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Yearly Archives: 2009
Thursday afternoon: Re-energized, I rode the shuttle back north, stopping at the “Court of the Patriarchs” exit. Whereas Bryce Canyon had “overlooks,” featuring beautiful vistas from the canyon rim looking down, I suppose that one could say that Zion had “underlooks,” featuring beautiful vistas from the canyon floor looking up at the cliffs.
Thursday morning: With my backpack, an energy bar, an apple, and a one liter and 700 ml bottle of water, I boarded the shuttle at the Visitor’s Center. As the shuttle pulled away, I saw a man wearing a red knitted yarmulke. It’s too bad that I didn’t get a chance to greet him. The shuttle drove north on the Zion Canyon Scenic Drive, and I exited at The Grotto stop, where I walked across a footbridge across the Virgin River and began climbing the West Rim Trail toward Angel’s Landing.
Wednesday morning: I drove the 75 miles from Bryce to Zion, arriving while it was still morning. I entered the park through the East Entrance, which includes a 1.1-mile tunnel through a sandstone mountain, which, when completed in 1930, was the longest tunnel in the U.S. The tunnel and the road were actually constructed to make it easier for tourists to access Zion from Bryce and from the Grand Canyon.
Tuesday afternoon: I had mentioned that on the previous day’s three mile hike into the Bryce Amphitheater, I had developed a slight sunburn. At the camp store, I found a choice of two sunblocks and selected the Bull Frog SPF 50 Super Block Lotion Sunblock with Titanium Dioxide. Try saying that real fast. After applying this, I remembered that titanium dioxide is a white pigment, and I guess that’s what elderly people use when you see people on the beach with their noses painted white. This was only 7% titanium dioxide, so it wasn’t quite that bad, but it still left my skin looking much whiter than it should, so I wasn’t that fond of it. It was also so waterproof that a shower didn’t entirely remove it. This led me to buy a different brand of sunscreen, which was more pleasing.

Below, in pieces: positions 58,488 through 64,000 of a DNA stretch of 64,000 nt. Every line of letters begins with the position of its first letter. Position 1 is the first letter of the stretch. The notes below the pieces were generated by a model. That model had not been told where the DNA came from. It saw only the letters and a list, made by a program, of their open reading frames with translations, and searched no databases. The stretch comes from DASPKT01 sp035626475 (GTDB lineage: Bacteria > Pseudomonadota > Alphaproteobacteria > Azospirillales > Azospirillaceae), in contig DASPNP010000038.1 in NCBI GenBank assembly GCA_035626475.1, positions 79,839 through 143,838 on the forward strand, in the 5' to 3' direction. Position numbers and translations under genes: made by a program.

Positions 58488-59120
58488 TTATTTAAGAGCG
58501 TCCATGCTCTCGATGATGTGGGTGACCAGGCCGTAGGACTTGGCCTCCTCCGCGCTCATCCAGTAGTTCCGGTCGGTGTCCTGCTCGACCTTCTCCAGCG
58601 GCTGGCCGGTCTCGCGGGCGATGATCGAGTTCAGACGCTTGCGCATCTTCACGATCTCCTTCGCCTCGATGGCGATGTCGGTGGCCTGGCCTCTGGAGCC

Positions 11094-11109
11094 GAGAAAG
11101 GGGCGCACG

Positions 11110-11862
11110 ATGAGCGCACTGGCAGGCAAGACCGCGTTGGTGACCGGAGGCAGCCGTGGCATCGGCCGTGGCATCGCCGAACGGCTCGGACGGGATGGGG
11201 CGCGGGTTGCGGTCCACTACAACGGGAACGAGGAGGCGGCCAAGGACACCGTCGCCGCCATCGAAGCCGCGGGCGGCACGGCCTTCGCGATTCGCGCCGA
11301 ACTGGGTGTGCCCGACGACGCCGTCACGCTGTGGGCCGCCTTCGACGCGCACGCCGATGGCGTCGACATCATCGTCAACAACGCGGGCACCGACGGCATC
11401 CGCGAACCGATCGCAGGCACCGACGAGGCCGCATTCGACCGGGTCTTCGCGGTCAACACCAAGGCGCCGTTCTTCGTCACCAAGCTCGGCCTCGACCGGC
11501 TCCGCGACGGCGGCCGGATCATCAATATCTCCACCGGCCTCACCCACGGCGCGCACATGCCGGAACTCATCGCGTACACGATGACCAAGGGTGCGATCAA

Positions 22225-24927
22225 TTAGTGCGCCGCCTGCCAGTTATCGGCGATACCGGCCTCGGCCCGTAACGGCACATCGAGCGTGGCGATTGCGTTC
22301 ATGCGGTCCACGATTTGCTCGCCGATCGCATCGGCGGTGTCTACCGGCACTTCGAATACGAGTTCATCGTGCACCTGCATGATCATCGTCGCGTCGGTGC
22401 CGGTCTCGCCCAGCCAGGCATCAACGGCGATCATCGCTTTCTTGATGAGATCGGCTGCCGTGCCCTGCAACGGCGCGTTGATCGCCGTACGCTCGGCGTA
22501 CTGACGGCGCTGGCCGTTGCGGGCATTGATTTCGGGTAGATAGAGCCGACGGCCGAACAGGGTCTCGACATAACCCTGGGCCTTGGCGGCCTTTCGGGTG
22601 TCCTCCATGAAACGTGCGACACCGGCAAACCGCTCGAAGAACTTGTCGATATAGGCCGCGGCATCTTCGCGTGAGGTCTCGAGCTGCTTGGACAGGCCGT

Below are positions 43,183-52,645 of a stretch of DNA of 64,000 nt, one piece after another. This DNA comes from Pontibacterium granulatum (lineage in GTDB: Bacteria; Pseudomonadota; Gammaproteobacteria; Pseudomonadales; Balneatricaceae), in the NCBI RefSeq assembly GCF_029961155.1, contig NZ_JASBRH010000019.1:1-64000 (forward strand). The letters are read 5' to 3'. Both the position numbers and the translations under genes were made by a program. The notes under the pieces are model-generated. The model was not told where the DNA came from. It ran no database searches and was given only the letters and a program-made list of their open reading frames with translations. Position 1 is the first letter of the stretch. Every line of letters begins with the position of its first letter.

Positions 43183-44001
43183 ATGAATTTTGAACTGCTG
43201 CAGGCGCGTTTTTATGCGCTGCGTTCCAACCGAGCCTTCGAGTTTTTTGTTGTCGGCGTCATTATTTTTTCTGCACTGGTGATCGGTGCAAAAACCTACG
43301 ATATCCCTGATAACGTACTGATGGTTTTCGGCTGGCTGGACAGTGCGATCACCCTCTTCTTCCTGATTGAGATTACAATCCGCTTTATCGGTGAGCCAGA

Late Tuesday morning and early afternoon: I drove north on the park road, stopping at overlooks along the way. Most of these overlooks do not have any trails associated with them, but are simply small parking areas and sidewalks with an interpretive sign telling visitors what they are seeing.
Tuesday morning: In the morning, I drove down the park road to the southern terminus, Rainbow Point. This is the trailhead for the Bristlecone Loop trail.
Monday afternoon: After lunch, I drove about five miles to the north, into an area of the park called Water Canyon. It is actually outside the entrance to the park, so one can visit this area without paying admission. This area is home to Mossy Cave and a small waterfall. The trail is only about 0.9 miles, each way, with an elevation change of 300 feet.
Monday morning: By the way, what are Bryce Canyon and Zion National Parks? There’s a geological region called the Colorado Plateau, which takes up a big chunk of the “Four Corners” states: Colorado, New Mexico, Utah and Arizona. This plateau has the greatest concentration of national parks in the United States. Scientists say that the region was once flat land, was then pushed up by tectonic activity, then slowly eroded over millions of years.
Years ago, I had enjoyed a vacation to the Four Corners states, especially enjoying Arches and Canyonlands National Parks. Other tourists had told me that I should visit Bryce and Zion, and I always hoped to return. I finally decided that this would be the year.